Croatian WhoAPI is building a large API for all sorts of domain-related needs, such as whois lookups, domain availability or spam blacklist checks, server uptime data, and much more. This week, they announced exciting news about getting a 40,000 EUR investment from angel investor Mihovil Barancic. Barancic is the president of CRANE, the Croatian angel investor’s association.
The two men behind WhoAPI are Goran Duškić (@duskic) and Edi Budimilić (@edibudimilic). This is actually their third company together. They got their start 15 years ago with a computer game development company, producing fun titles like this one. After that, they founded a hosting company GEM Studio, which they recently sold in order to help fund WhoAPI. The hosting business is where the idea for WhoAPI was born.
The experience with founding GEM Studio was also an intense startup training ground for Duškić and Budimilić. The first few years were difficult – they had no money, equipment, or experience. Just as business was starting to go well, the global recession hit. And it hit particularly hard in Croatia. Duškić described how difficult it was: “Unemployment was exploding, the news talked about thousands of companies closing, it was really depressing. But you have to keep going.” This is his advice to all the entrepreneurs out there bombarded with depressing economic news. “You have to look around for strength and motivation in books, speakers, or Youtube videos. Find inspiration to help you go to work tomorrow morning and change the world.” (Did we inspire you just now?)
The tough times taught them to cherish even small successes. When WhoAPI first started, googling it would result in a “Did you mean?” suggestion for “whoopi” (as in Goldberg). That’s pretty funny, but the day Google stopped doing that was an exciting baby milestone for Duškić and Budimilić.
WhoAPI is based in Rijeka, a scenic town on the Adriatic coast. The office is inside the Rijeka Science and Technology Park, which Duškić has a lot of praise for. It provides government-subsidized office rent, great amenities, inspiring tenants, and fast internet, which is otherwise a bit difficult to come by in Rijeka.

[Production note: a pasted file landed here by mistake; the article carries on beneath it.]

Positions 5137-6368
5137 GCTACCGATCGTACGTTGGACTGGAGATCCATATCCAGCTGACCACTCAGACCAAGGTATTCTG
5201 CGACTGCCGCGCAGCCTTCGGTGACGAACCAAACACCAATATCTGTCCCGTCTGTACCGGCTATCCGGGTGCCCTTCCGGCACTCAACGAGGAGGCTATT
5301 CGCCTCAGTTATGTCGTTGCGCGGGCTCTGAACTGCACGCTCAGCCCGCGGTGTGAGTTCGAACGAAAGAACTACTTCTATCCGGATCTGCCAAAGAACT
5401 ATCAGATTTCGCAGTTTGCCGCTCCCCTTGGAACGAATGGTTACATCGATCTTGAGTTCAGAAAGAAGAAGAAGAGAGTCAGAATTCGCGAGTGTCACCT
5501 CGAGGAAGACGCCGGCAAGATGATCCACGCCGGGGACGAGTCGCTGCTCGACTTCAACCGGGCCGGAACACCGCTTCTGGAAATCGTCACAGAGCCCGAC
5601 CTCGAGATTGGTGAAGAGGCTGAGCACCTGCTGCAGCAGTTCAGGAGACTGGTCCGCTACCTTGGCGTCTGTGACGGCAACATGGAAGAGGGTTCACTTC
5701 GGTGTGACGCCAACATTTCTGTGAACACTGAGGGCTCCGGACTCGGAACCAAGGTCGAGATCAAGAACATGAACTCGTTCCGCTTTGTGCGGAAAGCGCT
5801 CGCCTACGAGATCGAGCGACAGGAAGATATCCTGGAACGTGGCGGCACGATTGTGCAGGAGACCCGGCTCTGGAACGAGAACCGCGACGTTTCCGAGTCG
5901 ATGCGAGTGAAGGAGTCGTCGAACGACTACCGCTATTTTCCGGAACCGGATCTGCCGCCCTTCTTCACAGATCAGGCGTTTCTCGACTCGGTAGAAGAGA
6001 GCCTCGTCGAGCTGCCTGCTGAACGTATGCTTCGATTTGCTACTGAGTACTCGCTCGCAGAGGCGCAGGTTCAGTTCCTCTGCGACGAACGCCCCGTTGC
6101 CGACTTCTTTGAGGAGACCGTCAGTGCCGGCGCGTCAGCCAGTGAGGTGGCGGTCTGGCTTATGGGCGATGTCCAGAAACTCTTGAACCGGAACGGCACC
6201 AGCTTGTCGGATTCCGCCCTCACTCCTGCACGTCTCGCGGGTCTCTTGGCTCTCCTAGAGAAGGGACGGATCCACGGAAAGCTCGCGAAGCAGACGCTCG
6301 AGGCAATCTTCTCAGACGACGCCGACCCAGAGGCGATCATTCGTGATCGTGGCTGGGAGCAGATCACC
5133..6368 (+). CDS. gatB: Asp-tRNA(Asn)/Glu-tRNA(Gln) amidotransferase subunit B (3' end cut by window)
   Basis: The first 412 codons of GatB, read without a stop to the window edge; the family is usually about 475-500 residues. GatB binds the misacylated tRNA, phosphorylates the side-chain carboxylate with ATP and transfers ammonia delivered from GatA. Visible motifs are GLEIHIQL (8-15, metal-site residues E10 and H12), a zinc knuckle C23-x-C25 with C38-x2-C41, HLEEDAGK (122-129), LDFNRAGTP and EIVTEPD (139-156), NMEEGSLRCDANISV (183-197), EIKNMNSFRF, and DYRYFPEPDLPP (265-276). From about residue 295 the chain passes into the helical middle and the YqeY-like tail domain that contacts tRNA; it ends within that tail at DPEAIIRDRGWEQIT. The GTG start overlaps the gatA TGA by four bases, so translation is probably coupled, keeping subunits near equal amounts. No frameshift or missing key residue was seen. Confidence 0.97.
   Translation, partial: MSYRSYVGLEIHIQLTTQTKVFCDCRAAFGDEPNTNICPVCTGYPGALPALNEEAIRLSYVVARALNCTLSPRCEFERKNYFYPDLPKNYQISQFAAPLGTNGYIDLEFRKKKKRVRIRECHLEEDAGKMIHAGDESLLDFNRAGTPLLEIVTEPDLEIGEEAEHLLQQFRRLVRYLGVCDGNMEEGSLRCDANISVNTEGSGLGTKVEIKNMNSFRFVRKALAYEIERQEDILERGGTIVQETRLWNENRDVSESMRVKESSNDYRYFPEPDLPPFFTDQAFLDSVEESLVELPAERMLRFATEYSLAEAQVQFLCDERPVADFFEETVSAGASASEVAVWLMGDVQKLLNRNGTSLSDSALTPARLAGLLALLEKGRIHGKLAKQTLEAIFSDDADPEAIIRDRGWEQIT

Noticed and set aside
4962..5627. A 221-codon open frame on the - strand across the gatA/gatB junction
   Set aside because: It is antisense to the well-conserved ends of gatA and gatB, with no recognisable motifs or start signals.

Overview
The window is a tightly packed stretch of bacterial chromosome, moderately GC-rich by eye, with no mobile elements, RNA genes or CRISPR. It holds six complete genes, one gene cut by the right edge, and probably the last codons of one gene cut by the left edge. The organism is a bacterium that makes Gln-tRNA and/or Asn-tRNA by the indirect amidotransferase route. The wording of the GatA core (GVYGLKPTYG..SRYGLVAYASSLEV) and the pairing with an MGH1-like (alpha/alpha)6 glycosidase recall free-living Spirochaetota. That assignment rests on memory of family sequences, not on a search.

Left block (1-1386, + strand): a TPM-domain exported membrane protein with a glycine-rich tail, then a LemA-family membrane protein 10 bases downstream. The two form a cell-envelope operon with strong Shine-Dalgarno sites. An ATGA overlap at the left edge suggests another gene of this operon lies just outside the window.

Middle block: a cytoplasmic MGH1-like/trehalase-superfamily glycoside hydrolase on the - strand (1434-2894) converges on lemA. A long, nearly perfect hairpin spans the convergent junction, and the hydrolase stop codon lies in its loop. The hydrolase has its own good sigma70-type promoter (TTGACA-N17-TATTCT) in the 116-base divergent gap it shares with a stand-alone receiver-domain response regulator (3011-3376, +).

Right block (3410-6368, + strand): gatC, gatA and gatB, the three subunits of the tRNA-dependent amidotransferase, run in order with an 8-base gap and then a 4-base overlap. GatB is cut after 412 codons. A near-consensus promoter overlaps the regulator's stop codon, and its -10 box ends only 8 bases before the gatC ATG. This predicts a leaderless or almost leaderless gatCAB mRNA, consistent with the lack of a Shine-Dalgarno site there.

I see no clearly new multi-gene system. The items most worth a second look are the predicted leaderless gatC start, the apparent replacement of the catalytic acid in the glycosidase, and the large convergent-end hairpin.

I had previously heard that starting a business in Croatia is needlessly cumbersome, so I was curious to learn more about the process since WhoAPI just completed it last week. Duškić confirmed that most people in Croatia complain about how long it takes to register a company and admitted he used to be one of them. However, it turns out it’s quite simple and the whole process took WhoAPI only 4 work days. The only glitch for WhoAPI was finding a name for the business. It turns out Croatian business names have to be either in Croatian, Latin or ancient Greek. Who knew.
However, there are still many things missing in Croatia that could boost startups. Duškić described an inspiring example he saw in Prague while attending Mini Seedcamp: “On the same floor, you have Startup Yard, an incubator, and Credo Ventures, a VC firm. That’s an awesome blend that would be very helpful in Croatia.” Another helpful element, according to Duškić, would be a blog about Croatian startups in English, which would cover new startups and make them discoverable by foreign investors and the wider startup community. This would indeed be great and hopefully one emerges soon.
It seems that being further from a bustling startup hub hasn’t hurt WhoAPI so far, and it might have even helped. Working hard to find opportunities and traveling around Europe to meet mentors and take part in events like Seedcamp or HackFwd made them more worldy, resilient, and showed their dedication. Investors like that.